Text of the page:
Lights are out for Carroll Senior High, commission decides

The Dragons lost the fight over lighting ball fields at Carroll Senior High School Thursday night, but another round is coming later this month.

The three-hour meeting of the Southlake Planning and Zoning Commission went deep into the night and drew more than 100 people. It was a battle of school spirit and passion vs. organized opposition from neighbors.

And organized opposition won, as the commission turned down the Carroll Independent School District's request for a variance to permit the lighting. The decision, though, is only a recommendation, to which the City Council is not bound.

"We are friends, classmates, but above all, we are teammates," softball player Alexa Wimberly, joined by five more players at the podium, told the commission. "Living in Southlake was a choice our parents made for us The Dragon tradition is what we are taught to protect. It defines us on and off the field."

Opponents of lighting the softball and baseball fields, who live in the neighboring Stone Lake and Park Place subdivisiions, were prepared with a coordinated presentation. Each came to the podium ready to address a specific piece of the issue, so they covered all their ground despite a three-minute per person time limit set because of the large number of speakers.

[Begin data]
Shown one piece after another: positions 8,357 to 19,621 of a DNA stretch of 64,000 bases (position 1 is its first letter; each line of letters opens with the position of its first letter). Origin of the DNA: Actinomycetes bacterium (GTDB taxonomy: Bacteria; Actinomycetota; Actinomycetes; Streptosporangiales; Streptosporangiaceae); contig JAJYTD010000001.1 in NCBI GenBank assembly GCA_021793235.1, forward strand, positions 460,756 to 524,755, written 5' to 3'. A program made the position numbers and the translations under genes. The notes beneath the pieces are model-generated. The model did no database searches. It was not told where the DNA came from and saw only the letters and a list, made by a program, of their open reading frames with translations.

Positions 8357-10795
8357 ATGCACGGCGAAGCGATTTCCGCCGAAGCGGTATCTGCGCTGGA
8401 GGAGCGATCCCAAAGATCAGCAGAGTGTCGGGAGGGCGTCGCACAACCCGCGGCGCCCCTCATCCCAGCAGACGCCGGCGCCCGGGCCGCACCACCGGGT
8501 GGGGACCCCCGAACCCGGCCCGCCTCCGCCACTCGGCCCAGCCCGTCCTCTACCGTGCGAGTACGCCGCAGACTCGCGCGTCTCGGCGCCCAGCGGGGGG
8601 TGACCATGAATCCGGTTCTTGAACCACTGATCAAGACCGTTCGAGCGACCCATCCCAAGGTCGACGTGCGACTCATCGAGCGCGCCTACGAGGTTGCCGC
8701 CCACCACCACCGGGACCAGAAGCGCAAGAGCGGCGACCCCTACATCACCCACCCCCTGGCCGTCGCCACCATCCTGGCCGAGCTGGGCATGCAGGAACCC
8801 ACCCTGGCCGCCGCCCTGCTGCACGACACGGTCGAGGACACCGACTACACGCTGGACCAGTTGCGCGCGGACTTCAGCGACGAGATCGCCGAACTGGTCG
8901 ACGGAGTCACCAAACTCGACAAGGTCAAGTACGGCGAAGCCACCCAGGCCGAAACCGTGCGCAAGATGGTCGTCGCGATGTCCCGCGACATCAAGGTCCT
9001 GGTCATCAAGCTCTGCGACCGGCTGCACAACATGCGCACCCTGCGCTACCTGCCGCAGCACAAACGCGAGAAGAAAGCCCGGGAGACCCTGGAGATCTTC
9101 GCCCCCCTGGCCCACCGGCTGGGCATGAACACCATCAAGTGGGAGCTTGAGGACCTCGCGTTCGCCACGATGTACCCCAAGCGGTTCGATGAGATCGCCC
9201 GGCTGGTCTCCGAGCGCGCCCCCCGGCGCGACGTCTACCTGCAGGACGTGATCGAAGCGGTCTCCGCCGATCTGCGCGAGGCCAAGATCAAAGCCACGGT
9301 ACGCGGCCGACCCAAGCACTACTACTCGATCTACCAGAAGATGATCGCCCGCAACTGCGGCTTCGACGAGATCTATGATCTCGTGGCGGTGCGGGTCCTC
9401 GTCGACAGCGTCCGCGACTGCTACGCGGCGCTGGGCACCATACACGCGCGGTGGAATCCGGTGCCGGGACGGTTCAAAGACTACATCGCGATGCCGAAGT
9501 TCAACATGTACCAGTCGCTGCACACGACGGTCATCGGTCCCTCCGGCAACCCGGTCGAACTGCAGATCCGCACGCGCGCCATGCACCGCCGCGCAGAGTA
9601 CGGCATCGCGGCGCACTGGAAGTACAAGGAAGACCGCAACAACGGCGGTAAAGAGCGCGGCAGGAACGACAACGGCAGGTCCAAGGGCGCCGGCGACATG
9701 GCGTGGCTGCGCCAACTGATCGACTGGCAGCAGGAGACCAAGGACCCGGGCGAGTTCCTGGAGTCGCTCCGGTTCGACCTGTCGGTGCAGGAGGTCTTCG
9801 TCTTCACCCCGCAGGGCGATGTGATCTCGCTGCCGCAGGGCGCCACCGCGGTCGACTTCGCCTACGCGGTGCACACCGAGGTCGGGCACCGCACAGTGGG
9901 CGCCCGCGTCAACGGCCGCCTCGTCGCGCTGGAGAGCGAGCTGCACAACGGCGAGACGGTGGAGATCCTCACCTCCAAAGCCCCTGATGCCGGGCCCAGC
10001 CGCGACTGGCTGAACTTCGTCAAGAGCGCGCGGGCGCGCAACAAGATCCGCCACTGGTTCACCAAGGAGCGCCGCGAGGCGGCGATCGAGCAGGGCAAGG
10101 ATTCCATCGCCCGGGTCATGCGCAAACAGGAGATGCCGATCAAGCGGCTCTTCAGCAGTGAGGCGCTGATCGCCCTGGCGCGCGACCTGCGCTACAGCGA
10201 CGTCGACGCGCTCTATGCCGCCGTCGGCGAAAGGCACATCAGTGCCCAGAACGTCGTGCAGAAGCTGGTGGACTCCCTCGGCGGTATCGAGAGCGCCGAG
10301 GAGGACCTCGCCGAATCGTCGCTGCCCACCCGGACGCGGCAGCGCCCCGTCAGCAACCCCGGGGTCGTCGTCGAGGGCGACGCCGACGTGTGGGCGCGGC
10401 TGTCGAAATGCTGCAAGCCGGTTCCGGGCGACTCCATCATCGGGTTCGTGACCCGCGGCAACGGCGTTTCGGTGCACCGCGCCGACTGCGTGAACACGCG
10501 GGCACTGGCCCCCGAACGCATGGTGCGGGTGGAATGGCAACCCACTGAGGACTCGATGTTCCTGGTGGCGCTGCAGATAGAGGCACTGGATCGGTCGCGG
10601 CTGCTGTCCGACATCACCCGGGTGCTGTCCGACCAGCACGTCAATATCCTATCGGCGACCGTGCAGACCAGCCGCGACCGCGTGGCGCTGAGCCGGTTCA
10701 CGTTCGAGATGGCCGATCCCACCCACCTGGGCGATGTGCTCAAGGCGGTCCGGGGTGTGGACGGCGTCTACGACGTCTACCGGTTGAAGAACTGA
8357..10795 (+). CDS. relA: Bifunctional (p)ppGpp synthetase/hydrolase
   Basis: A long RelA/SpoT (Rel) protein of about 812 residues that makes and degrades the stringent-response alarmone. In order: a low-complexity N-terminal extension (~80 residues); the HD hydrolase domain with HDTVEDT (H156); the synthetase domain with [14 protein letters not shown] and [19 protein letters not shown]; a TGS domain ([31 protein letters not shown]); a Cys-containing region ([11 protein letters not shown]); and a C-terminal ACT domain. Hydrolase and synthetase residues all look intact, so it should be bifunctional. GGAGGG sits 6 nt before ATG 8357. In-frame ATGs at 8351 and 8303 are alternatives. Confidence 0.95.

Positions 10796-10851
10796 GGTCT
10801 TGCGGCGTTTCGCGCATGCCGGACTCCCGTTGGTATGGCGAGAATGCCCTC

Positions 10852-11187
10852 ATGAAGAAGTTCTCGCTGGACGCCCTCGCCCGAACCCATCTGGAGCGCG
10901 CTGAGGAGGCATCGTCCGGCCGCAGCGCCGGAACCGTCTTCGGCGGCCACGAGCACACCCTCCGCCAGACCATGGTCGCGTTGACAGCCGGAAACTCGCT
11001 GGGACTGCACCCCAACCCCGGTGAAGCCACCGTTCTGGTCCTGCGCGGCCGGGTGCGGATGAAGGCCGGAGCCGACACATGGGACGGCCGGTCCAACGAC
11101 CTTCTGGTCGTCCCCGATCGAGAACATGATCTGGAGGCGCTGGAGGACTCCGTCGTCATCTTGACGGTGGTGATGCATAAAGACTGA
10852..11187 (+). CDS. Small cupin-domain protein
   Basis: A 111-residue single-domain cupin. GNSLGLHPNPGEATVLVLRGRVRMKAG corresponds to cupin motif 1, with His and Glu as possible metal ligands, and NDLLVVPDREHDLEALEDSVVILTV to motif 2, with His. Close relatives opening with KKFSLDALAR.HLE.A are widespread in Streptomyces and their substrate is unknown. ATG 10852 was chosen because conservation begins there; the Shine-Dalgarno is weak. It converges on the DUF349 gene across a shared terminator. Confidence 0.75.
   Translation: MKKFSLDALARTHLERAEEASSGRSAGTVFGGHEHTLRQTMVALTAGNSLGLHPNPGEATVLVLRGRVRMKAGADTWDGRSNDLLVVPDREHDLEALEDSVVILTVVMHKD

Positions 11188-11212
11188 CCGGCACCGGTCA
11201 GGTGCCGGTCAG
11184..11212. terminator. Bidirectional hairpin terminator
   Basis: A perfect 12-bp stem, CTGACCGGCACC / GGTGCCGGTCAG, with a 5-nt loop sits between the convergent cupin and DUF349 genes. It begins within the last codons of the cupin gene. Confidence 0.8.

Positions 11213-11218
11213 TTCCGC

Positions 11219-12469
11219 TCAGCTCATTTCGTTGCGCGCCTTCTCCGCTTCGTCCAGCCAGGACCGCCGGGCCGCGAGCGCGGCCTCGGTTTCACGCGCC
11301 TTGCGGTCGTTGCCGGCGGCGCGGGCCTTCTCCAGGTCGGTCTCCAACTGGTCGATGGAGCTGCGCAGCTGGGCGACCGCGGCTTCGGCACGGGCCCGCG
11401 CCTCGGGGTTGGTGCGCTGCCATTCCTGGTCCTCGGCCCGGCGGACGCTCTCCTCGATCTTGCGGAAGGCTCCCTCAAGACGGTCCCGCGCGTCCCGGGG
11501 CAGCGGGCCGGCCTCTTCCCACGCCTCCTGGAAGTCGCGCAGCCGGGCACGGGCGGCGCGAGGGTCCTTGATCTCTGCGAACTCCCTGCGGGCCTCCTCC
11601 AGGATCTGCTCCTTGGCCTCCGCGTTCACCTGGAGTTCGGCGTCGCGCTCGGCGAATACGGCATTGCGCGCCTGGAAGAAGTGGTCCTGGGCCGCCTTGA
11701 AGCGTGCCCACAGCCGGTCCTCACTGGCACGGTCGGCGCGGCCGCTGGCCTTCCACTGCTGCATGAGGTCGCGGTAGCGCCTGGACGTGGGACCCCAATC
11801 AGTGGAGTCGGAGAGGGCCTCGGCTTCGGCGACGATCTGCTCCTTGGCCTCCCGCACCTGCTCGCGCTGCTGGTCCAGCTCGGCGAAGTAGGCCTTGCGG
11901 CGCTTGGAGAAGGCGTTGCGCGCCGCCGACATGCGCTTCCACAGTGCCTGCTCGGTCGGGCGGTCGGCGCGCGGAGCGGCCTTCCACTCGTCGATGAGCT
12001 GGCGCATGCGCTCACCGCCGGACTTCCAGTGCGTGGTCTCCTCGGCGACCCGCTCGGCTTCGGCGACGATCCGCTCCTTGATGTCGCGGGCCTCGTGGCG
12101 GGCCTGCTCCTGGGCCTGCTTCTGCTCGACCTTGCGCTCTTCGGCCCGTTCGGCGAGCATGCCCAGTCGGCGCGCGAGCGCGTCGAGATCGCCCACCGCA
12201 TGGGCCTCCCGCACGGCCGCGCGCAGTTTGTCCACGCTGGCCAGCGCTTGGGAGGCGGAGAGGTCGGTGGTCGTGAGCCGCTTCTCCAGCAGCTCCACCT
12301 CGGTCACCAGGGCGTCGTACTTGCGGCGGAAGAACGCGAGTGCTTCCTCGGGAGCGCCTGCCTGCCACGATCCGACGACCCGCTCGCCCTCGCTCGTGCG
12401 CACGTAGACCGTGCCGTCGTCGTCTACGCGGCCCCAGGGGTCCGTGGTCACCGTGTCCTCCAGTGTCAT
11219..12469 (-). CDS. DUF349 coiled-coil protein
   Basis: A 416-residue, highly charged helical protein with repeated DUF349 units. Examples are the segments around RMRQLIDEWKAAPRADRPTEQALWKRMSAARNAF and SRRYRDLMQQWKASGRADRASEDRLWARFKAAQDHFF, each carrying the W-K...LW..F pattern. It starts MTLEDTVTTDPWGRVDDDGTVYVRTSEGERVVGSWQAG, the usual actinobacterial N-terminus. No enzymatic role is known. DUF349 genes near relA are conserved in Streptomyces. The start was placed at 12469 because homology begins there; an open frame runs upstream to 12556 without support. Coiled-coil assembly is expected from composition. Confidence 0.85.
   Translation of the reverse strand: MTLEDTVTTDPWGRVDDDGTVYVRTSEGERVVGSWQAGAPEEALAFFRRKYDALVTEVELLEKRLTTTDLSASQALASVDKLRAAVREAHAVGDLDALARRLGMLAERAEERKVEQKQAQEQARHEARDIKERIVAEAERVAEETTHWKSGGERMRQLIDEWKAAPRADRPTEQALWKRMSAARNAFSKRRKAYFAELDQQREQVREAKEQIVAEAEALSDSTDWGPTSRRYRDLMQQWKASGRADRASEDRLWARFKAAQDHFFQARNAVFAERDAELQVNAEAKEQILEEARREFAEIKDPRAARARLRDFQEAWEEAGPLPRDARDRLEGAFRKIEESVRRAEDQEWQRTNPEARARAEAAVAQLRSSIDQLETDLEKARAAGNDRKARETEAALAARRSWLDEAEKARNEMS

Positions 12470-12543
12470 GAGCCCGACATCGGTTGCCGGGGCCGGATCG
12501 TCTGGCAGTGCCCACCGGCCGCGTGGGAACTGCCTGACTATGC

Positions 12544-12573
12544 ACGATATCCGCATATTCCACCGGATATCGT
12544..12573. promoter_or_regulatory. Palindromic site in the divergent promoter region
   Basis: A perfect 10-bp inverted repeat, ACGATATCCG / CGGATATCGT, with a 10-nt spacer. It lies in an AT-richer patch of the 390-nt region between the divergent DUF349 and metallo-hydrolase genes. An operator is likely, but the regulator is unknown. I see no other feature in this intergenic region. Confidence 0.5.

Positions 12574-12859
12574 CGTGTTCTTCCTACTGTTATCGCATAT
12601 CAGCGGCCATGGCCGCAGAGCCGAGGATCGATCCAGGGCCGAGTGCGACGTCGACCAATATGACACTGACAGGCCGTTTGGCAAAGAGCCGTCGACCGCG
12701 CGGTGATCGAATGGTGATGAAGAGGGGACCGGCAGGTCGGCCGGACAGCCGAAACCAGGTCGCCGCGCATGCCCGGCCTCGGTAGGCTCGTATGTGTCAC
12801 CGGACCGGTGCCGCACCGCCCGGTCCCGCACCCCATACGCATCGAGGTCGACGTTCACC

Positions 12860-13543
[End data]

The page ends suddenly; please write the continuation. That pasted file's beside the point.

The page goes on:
They told the commission the lights will be brighter than the district says, and accused the district of breaking previous promises to not put in lights. Derek Citty, assistant superintendent for administrative services, told the commission no written evidence of such promises was found.

The opponents also raised concerns about the potential danger posed by the light poles and about safety around the fields during night games.

The district wants the lights so that varsity softball and baseball teams can play night games at home. Citty said that would mean using the lights roughly 25 times a year.

The issue has been contentious since November. Several hundred people came to the school board meetings where the lighting was considered and finally approved.

The commission, after hearing several hours of presentations from both sides, asked Citty about alternatives to lighting the fields, and then went into a closed session to discuss legal matters.

One alternative would be using the city's Bicentennial Park, which already is lighted.

The commission returned quickly and recommended denial of the request because it failed to meet any of the requirements for a variance.

Those requirements include findings that the lighting system cannot reasonably comply with standards and supply enough light for safety; that literally applying the ordinance would result in "practical difficulty and unnecessary hardship"; and that strictly applying the ordinance wouldn't serve its intended purpose.

The City Council is scheduled to hear the matter at a public hearing Jan. 15.